Tuesday, April 28, 2015

Audit slams F-35 engine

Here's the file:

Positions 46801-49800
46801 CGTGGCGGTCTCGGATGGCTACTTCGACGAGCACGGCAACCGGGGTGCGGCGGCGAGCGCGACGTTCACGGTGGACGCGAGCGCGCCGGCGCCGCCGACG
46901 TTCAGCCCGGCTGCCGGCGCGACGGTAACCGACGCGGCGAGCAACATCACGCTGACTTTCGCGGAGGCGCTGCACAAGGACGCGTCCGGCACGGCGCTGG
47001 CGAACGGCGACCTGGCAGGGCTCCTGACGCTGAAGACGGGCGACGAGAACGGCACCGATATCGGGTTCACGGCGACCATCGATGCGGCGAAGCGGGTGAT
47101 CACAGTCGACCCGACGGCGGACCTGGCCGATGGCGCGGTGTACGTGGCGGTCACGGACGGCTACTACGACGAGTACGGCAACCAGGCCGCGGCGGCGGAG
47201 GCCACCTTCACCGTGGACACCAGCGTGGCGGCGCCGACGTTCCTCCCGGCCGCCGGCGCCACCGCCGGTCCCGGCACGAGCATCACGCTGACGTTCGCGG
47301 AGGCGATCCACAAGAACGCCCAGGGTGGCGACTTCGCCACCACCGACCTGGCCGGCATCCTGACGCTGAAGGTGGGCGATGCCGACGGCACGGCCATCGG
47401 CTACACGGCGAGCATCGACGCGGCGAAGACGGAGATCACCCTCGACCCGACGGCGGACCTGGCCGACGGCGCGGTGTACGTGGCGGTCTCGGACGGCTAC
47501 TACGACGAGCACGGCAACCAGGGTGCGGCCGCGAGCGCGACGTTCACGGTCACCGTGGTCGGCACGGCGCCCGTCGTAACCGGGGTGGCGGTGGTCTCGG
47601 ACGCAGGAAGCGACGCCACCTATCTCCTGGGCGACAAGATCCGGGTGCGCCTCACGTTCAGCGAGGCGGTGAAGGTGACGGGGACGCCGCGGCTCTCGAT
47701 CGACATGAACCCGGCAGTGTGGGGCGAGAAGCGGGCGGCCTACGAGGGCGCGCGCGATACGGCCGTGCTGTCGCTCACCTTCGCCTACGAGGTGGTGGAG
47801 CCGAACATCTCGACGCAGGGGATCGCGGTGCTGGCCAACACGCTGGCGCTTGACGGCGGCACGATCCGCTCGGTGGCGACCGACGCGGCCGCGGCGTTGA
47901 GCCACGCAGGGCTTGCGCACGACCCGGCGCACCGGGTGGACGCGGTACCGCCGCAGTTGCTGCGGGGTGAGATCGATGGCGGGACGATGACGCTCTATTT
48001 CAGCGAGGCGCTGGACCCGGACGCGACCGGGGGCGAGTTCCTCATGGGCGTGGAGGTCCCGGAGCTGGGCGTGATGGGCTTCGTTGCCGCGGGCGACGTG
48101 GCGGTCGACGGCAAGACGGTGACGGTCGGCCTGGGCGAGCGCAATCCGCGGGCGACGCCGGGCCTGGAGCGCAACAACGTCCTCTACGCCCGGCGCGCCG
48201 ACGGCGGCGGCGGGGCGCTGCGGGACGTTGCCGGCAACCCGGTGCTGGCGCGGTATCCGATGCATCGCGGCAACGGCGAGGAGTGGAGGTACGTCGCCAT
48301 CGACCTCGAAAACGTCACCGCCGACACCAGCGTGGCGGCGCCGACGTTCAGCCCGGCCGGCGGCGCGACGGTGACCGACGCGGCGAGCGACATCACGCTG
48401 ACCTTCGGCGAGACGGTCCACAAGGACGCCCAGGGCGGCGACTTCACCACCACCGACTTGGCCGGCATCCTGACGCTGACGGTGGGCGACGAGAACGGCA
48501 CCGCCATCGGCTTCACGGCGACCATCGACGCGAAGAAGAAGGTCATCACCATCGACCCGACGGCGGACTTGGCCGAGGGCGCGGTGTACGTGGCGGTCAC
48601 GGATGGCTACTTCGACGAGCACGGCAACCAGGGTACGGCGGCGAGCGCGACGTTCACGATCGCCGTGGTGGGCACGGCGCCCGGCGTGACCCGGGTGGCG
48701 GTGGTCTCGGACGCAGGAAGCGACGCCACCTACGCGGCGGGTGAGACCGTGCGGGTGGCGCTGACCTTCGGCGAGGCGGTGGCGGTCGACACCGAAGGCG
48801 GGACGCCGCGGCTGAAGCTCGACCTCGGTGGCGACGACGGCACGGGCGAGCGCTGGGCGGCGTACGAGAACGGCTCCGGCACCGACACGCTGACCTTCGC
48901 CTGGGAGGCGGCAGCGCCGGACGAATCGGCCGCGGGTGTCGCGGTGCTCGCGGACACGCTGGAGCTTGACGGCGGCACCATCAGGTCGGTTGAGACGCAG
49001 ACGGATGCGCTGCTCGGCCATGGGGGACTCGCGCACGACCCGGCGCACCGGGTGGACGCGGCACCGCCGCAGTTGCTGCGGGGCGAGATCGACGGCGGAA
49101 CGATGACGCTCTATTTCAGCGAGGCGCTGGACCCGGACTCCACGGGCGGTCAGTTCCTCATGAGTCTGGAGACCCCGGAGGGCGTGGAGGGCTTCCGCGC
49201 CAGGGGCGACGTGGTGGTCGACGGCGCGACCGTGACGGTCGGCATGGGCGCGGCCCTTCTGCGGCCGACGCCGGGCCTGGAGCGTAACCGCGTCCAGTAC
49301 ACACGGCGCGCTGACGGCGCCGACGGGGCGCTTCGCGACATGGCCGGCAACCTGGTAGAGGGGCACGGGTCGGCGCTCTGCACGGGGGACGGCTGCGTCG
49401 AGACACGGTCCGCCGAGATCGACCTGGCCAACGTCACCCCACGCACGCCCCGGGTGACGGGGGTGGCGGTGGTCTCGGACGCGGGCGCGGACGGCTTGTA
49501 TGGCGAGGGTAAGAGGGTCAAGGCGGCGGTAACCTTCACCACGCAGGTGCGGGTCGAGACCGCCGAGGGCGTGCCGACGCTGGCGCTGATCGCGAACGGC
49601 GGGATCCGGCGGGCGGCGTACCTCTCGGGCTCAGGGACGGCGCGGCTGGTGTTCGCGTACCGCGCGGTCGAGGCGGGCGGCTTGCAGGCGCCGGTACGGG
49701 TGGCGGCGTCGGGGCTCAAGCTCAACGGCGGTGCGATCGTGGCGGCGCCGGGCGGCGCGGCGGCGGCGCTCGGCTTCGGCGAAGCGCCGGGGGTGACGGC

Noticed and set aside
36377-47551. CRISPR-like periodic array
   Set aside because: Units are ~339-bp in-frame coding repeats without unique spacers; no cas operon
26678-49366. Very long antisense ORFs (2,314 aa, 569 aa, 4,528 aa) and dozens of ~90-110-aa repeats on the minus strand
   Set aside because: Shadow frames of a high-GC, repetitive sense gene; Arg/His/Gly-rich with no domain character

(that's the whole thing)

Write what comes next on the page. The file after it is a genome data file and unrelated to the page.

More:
A federal report has slammed the reliability of Pratt and Whitney's F-35 engine as being "very poor," less than half of where it should be according to the Government Accountability Office. Federal auditors warned lawmakers that the engine "has a long way to go to meet program goals" and that "more technical problems are likely." Company executives said they were surprised by the strong language. Pratt and Whitney's head of military engines Bennett Croswell said the data is accurate but "fails to tell the rest of the story." He said the company has updated its latest production engines to fix prior reliability issues, and those engines are meeting current government reliability marks. According to company numbers that account for additional hours that engines are running on the ground, the conventional variant performs at 147 percent of required reliability levels and the short-takeoff and vertical landing variant performs at 119 percent of required levels. The company is producing the F135 engines in Middletown, Conn., and West Palm Beach, Fla. The military plans to spend $391.1 billion for a fleet of 2,443 planes from prime contractor Lockheed Martin Corp. (Sources: Hartford Courant, Bloomberg, Washington Post, Wall Street Journal, 04/27/15) Gulf Coast note: Eglin Air Force Base, Fla., is home of the F-35 integrated training center.